All action and reveals from beginning to end, and all of it enjoyable. As I was afraid might be the case after last issue, original-flavor Wally West appears to be dead (though the fact that they’re still mid-action right now means he might not be gone for good — superheroes, everyone!), and the tragedy of that is not only played up, it’s played into the overall plot in a way besides “he’s dead, now things are serious!“, which is a spin I really like. Really, having the Titans fight a villain explicitly trying to cause them angst as the goal of the conflict is perfect Titans writing — they so often mix angst and combat anyway, why not have an antagonist who can make that work for them? Plus, making sure the fight has an emotional core is so important for superheroes generally. The art is also phenomenal, still coming off like all the good parts of the Nineties with all the crusts trimmed off (and actual visible feet). I will say, though, that this issue relies on knowledge of the Titans’ backstories heavily, enough so that the reveal at the end, which was clearly impactful to the characters, left me totally cold. But at least for that, they had our old friends notes from the editor to tell us which issues to go back and look at for more information, so they knew what they were doing and were prepared to address it. In summary: This is a fun series, and I’m going to keep reading it for the time being.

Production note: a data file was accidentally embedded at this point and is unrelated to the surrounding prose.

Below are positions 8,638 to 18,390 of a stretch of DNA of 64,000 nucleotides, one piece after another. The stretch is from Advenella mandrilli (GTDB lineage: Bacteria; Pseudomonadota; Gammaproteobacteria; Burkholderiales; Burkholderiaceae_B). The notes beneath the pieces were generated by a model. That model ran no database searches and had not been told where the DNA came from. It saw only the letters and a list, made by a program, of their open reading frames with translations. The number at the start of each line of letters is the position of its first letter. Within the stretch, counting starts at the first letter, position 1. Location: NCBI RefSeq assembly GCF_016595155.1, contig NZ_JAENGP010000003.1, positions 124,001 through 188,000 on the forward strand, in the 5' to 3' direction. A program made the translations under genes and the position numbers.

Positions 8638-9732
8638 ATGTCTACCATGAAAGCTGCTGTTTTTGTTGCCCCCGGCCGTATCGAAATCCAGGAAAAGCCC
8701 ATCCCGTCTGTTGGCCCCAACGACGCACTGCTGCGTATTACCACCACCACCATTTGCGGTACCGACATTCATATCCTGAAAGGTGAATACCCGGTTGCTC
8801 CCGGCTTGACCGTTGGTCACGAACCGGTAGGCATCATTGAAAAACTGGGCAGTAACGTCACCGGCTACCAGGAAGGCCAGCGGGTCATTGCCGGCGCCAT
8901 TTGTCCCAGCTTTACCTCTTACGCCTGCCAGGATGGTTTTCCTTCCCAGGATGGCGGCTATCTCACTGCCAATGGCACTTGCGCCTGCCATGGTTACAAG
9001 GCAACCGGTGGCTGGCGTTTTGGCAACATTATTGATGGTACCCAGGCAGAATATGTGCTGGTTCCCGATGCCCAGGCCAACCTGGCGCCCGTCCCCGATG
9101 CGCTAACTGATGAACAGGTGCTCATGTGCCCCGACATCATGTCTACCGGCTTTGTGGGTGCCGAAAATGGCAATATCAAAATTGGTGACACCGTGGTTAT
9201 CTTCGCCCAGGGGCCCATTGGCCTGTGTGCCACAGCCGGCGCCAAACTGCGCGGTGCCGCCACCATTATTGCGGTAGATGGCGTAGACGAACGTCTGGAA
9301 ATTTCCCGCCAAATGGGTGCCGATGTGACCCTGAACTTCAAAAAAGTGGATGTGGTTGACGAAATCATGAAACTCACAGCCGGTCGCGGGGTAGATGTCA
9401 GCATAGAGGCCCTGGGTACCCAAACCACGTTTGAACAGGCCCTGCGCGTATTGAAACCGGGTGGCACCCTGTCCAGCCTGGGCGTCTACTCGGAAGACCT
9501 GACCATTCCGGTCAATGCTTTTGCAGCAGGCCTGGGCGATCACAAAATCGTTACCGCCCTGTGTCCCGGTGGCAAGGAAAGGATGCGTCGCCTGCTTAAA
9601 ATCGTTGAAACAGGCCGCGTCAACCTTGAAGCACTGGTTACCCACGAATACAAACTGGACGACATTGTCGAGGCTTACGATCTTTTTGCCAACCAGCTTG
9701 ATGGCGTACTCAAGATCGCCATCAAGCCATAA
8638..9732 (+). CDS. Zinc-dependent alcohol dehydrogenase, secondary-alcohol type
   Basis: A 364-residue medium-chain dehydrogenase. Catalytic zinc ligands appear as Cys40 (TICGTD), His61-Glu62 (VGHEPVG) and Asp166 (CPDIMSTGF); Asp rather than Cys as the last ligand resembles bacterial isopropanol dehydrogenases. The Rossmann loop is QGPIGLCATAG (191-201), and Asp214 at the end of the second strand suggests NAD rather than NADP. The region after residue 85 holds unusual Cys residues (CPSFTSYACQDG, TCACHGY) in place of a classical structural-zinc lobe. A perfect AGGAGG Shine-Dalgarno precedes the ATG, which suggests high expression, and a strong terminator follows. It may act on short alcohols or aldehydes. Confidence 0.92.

Power Level: 3 of 5
Quote of the Week:
“Our time grows short. If today we must bleed, then let us do so as Norns.”
“Aye…and Norns…bleed stories…stories of revelry and woe, of triumph and tribulation. Stories of war and thunder. Stories of hammers and Hel and the twilight of the gods.”
— The Norns, The Mighty Thor #700
And there you have it. Until next time, keep on loving comics!